Budget small business tax concessions – what they mean for doctors
Many doctors stand to gain from Federal Government changes to small business taxation arrangements announced in the Federal Budget, according to accounting expert Jarrod Bramble.
Mr Bramble, a partner in New South Wales-based accounting firm Cutcher & Neale, said medical practitioners in private practice, visiting medical officers with fee for service, sessional fee or simplified billing arrangements, and staff specialists with rights of private practice were all in a position to take advantage of small business concessions outlined in the budget, including a 1.5 percentage point tax cut and a $20,000 instant asset write-off.
Mr Bramble that practitioners operating as a small business with an aggregated annual turnover of less than $2 million would be eligible for an immediate write-off of assets purchased after Budget night that cost less than $20,000.
“Tax planning has never been simpler,” he said. “[It] means, in most cases, an item purchased for less than $22,000, including GST, will receive a GST credit of $2000 and benefit from a tax saving of $9800. This effectively halves the cost of new plant and equipment, as well as motor vehicles.”
The arrangement will be in place until 30 June 2017.
Mr Bramble said that assets pooled in prior years with a closing balance of $20,000 or less during the two years from 30 June 2015 will also be eligible for the immediate write-off.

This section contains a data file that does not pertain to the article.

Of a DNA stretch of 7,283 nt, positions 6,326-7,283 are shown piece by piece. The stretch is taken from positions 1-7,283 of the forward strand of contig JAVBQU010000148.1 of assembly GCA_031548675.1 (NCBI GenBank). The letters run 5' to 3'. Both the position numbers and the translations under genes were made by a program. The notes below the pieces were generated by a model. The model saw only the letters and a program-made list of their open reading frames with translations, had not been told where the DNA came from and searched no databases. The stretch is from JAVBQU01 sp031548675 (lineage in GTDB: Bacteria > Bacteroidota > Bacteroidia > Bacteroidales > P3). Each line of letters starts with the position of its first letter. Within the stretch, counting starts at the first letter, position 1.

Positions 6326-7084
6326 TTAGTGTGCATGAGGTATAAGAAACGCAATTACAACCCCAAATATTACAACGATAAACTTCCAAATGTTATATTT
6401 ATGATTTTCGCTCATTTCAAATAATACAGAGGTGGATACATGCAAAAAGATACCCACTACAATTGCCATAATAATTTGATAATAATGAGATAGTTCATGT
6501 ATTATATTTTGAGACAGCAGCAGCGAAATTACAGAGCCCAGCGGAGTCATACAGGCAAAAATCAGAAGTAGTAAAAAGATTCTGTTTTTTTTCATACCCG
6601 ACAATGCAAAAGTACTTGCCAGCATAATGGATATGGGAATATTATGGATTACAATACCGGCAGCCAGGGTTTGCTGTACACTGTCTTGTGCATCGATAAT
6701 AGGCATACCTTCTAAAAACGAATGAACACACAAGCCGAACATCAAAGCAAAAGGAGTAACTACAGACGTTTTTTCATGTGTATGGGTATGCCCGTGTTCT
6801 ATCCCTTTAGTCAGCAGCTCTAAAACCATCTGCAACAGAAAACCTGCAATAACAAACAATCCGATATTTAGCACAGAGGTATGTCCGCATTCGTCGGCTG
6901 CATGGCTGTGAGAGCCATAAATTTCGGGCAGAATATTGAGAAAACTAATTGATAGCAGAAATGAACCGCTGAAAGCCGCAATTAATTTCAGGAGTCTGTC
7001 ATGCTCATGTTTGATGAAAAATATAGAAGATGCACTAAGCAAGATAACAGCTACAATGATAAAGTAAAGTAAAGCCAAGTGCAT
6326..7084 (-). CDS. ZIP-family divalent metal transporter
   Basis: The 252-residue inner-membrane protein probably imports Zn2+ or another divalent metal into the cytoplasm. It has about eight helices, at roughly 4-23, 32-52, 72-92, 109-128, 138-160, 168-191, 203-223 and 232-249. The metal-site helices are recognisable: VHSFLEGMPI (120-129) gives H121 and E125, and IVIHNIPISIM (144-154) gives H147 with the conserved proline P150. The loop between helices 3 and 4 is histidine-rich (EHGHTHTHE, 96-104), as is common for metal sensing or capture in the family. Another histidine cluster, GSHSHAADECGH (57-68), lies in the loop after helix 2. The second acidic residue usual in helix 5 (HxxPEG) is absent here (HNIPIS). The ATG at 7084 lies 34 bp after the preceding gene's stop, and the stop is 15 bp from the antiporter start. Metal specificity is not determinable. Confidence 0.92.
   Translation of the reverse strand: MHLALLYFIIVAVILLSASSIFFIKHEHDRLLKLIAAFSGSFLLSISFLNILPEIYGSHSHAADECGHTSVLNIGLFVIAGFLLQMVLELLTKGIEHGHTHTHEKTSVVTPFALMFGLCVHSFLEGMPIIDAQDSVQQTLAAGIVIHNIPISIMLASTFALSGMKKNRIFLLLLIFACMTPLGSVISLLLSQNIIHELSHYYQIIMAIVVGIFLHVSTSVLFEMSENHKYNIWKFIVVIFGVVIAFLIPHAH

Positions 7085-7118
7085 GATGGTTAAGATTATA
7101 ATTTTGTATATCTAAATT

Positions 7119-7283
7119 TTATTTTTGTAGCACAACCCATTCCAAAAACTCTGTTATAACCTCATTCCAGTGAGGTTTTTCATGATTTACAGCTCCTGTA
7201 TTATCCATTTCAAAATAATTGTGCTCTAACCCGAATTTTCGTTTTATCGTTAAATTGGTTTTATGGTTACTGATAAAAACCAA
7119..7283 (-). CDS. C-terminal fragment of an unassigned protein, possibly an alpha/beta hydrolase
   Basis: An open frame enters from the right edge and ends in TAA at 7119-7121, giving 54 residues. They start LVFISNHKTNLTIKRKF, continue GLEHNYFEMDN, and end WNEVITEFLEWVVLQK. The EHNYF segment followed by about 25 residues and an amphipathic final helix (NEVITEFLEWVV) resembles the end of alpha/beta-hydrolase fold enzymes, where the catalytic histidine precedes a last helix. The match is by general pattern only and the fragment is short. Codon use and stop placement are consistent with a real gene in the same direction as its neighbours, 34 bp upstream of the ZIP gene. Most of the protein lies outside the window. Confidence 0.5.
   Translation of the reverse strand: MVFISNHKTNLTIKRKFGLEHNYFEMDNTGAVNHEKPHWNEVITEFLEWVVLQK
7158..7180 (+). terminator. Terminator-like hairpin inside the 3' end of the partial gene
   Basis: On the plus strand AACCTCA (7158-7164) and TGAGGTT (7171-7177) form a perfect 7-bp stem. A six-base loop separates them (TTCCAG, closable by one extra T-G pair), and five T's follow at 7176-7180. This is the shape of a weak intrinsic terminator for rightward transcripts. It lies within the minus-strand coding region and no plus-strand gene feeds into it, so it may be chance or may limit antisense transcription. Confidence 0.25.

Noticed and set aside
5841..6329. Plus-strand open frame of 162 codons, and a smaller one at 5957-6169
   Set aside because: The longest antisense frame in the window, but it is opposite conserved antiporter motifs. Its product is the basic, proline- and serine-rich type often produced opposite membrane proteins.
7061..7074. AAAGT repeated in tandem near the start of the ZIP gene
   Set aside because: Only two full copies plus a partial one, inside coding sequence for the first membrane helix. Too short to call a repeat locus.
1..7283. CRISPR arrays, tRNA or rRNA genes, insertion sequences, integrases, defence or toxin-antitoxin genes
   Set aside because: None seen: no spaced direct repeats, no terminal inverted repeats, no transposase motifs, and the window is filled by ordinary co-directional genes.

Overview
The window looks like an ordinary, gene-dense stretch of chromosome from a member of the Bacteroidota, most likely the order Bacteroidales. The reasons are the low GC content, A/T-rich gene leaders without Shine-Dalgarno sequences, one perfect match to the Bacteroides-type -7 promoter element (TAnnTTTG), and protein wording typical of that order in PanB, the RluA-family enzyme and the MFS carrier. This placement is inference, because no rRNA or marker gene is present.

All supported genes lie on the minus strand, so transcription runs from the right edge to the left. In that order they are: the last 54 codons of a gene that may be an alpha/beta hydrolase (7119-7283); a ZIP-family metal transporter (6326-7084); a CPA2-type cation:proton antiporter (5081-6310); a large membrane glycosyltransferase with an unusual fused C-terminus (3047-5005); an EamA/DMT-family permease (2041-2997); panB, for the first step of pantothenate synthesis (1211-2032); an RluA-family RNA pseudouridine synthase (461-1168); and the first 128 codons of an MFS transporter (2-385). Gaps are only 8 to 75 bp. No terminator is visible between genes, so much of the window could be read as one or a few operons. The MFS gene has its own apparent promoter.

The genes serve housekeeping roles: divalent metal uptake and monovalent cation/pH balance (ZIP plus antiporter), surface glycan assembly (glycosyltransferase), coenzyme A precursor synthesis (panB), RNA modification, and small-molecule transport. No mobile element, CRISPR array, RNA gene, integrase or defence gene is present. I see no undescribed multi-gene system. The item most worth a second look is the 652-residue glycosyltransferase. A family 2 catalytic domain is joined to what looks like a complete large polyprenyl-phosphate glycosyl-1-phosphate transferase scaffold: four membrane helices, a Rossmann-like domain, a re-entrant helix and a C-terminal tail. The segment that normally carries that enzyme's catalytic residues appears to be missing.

The change also means that professional expenses incurred in setting up a practice will, from 1 July, be immediately deductible, where previously they had to be written off over five years.
Practitioners who operate using an eligible corporate structure (including an annual aggregated turnover of less than $2 million) would also receive a cut in the company tax rate from 30 to 28.5 per cent and, where a medical professional carries on the business as an individual, they would be eligible for a maximum $1000 rebate.
But Mr Bramble warned proposed changes to fringe benefits tax arrangements would impose a $5000 cap on the FBT exemption for meal and entertainment expenses, affecting the salary packaging benefits for public and not-for-profit hospital staff.
The Government intends to impose the cap from 1 April next year, giving doctors just 10 months to maximise the benefit of current arrangements, Mr Bramble said.
The accountant also urged doctors to use vehicle log books if they wanted to be able to claim more than a maximum annual deduction of $3300.
He said deductible trips for a log book included travel between hospitals, journeys from home to a patient’s house and then to a practice, trips between a practice and a hospital, doctors on call who have dispensed advice from home before travelling, and travel to conferences, workshops and other education events.
Mr Bramble also noted that the Government’s four-year freeze on Medicare rebates meant by mid-2018 their value would be 7 per cent less than now.